Either way, I'm still glad I get to play even if it's not everything I ever wanted. I'm sure that if we continue the game will continue to change as we all get older.

Houston Texans, 2014

The sun has set on the 2014 NFL regular season. 12 teams get ready for the playoffs, but 20 other teams are blinking back the tears of disappointment and focusing their energy on the 2015 entry draft, free agency, and, eventually, the 2015 regular season.
Among those teams cast adrift from the schedule are the Houston Texans, who came as close as any of the other bridesmaids. It turns out that a better-than-.500 record isn’t good enough. Especially not when so many other teams boast the same percentage.
I’m not disappointed at the performance of the Texans. Sure, I would have liked to see more from the quarterback position, maybe through an earlier offer for Ryan Mallett, or maybe an earlier look at Tom Savage. I would also have liked a stronger presence in the defensive backfield than we got through most of the season. But in the end, with worse-than-suspect quarterbacking, the Texans managed a 9-7 record, seven full games better than last season.

No Kubiak

Without Gary Kubiak, I didn’t know how this team would fare on offense. Without Matt Schaub, I hoped it would improve. The results? I’m not sure about on paper, but I’m happy to say that I have more confidence in this team than I did in the one that took the field for the 2013 season. There’s no question that the quarterbacking was more reliable, even with Keenum coming back to steer the ship at the end of the season. I had no fear of the dreaded mis-timed head-scratcher from Schaub, and it certainly was a joy to have quarterbacks leave the pocket with the expectation of better than an insta-sack or, as was Keenum’s penchant, running backwards until getting tackled for a 20-yard loss. It felt like Kubiak’s system was really good for getting chunks of yardage throughout the game, but really poor in crucial situations, such as goal-to-go or when the game was on the line.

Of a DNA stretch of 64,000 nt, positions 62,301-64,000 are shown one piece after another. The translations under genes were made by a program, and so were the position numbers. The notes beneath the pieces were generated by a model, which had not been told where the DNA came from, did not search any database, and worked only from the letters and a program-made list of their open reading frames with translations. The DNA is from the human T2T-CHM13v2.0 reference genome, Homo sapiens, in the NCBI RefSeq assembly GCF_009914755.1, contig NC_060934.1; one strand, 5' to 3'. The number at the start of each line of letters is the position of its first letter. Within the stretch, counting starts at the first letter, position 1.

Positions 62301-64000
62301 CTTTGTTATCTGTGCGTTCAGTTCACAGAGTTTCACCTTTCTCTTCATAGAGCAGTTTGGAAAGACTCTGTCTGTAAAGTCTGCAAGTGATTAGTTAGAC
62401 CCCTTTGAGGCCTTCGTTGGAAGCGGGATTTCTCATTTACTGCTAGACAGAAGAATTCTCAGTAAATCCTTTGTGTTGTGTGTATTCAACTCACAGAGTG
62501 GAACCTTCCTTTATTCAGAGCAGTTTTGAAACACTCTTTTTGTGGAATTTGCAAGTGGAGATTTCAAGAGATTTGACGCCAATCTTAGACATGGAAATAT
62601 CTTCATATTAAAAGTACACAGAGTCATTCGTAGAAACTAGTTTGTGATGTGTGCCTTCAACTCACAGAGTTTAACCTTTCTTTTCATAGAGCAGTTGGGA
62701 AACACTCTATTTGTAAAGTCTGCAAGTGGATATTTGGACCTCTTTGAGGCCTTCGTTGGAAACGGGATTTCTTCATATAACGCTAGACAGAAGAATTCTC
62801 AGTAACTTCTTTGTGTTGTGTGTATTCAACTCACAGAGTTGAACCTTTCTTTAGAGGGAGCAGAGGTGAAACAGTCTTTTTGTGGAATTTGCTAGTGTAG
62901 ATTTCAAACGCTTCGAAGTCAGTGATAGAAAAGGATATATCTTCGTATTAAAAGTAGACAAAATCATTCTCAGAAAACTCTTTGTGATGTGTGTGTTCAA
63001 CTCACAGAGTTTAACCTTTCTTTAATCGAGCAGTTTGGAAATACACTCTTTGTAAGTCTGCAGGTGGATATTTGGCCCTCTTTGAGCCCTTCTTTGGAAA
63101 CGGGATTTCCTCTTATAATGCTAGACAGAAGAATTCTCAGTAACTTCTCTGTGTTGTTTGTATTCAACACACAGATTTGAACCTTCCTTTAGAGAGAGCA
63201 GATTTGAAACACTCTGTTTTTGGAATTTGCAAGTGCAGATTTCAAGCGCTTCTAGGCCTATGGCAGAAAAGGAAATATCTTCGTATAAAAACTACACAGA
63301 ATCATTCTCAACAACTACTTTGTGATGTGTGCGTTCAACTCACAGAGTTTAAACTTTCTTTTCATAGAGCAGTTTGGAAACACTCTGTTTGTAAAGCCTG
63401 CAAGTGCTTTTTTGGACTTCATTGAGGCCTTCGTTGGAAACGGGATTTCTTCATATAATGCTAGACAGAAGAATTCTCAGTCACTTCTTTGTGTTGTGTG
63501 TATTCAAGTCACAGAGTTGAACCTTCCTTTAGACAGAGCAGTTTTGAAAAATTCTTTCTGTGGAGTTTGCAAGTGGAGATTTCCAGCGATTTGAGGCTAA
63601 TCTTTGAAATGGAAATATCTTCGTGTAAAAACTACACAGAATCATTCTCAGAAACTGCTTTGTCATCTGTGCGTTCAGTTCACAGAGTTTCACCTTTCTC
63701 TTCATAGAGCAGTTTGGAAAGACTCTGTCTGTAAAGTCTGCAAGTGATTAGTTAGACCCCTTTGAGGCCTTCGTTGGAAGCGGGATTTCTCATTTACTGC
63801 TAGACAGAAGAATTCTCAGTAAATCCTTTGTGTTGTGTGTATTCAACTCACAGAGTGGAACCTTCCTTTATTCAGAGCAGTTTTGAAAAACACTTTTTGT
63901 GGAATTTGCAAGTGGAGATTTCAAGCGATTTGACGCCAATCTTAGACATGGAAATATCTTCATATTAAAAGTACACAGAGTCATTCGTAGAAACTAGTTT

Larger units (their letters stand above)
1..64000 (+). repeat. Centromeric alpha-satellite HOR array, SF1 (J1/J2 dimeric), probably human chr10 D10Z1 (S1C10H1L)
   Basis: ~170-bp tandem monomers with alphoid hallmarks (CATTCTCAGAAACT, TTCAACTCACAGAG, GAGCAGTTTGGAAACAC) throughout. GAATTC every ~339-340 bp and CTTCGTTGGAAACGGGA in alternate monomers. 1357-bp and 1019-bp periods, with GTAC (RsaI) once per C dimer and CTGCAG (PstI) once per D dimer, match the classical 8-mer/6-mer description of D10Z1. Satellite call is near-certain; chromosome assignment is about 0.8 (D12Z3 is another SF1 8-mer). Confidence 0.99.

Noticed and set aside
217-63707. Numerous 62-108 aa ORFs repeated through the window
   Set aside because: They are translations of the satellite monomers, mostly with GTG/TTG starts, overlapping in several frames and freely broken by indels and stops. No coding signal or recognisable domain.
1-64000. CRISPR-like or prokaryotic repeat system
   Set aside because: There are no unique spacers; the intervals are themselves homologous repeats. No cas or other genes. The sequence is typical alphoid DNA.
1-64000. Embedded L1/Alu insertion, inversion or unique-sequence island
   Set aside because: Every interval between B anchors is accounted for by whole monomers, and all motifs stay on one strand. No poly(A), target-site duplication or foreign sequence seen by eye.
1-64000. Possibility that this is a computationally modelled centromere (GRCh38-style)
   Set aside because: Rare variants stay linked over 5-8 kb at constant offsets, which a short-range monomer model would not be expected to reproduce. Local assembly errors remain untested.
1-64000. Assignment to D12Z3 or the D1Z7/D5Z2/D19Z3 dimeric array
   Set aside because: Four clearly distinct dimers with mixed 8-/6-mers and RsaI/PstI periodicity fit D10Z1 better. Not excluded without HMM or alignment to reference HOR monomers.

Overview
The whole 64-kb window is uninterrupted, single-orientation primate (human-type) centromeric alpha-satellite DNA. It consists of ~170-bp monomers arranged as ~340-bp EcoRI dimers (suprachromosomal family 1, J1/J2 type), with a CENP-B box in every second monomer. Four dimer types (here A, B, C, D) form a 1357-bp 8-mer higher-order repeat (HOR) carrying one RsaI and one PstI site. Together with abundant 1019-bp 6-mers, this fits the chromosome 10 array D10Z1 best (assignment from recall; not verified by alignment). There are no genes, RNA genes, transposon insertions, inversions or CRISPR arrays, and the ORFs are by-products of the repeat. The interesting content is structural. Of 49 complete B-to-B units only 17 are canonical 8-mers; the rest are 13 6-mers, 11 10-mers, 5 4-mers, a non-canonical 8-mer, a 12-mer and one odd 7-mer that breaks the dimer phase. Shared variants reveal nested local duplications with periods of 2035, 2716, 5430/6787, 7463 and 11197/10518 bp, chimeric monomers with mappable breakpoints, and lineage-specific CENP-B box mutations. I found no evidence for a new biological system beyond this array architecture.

Conversely, it feels like Bill O’Brien has a handle on all of that, like he knows what play to call on third and long, that it will work, and why. He just feels like a much more competent game-time coach.

No Wade Phillips

I will admit that I was concerned when the Texans let Phillips go and took on Romeo Crennel. I like Crennel, and I thought and still think that he is a fine defensive coordinator, but I didn’t think that the defense was the problem last year, and I worried that a change in perspective and philosophy might lead to a regression. Which it did, to a certain extent. The defense wasn’t as high in the yardage rankings as it had been the year before, but Wade’s defenses weren’t winning games, and it feels like the 2014 defense won more than one, almost on their own. Granted, a healthy Cushing probably helped with that, but, again, Crennel just seems like a coach that can be counted on more.
So, saying goodbye to this Texans team is a little more bitter-sweet than last year, where it was about time.

Audios Amigos

Prior to the 2014 season, and for two years, I invested a not inconsiderable amount of money into getting a GamePass account to watch the Texans through the magic of the Internet. After last year’s god-awful showing, I decided that I would pare it back to an AudioPass account and listen to the games. I’d done that before, and it had been fine.
It is no longer fine.
Listen, NFL, I understand that you’re in the business of making money, and that video on demand is the new crown jewel. I really do get that. But seriously, up yours for letting AudioPass become such a piece of crap that I am, without hyperbole, embarrassed for you.
If it were a free product, I would expect this level of disregard. But at this point, it’s no longer a priority. It’s not even a second-thought. It’s an inconvenience to you. I like to listen to the game after the kids have gone to bed. It gives me the day to spend with my family and something to do before going to sleep on Sunday nights. Two weeks ago, the Houston/Baltimore game was unavailable for listening after even the Sunday night game was over. So I skipped listening to the game. I did the same thing this past Sunday, because I didn’t feel like fighting with your broken, piece-of-crap software. If you honestly feel this much apathy toward your AudioPass offering, farm it out to someone else. I’m sure there are companies out there who would pay you good money for the rights to the Audio of the games, and the experience would not suck so bad.
Next season? One thing I know for sure is I won’t be going back to AudioPass. It’s a shame that the only other alternatives are getting cable TV or paying $250 to watch the games on the Internet.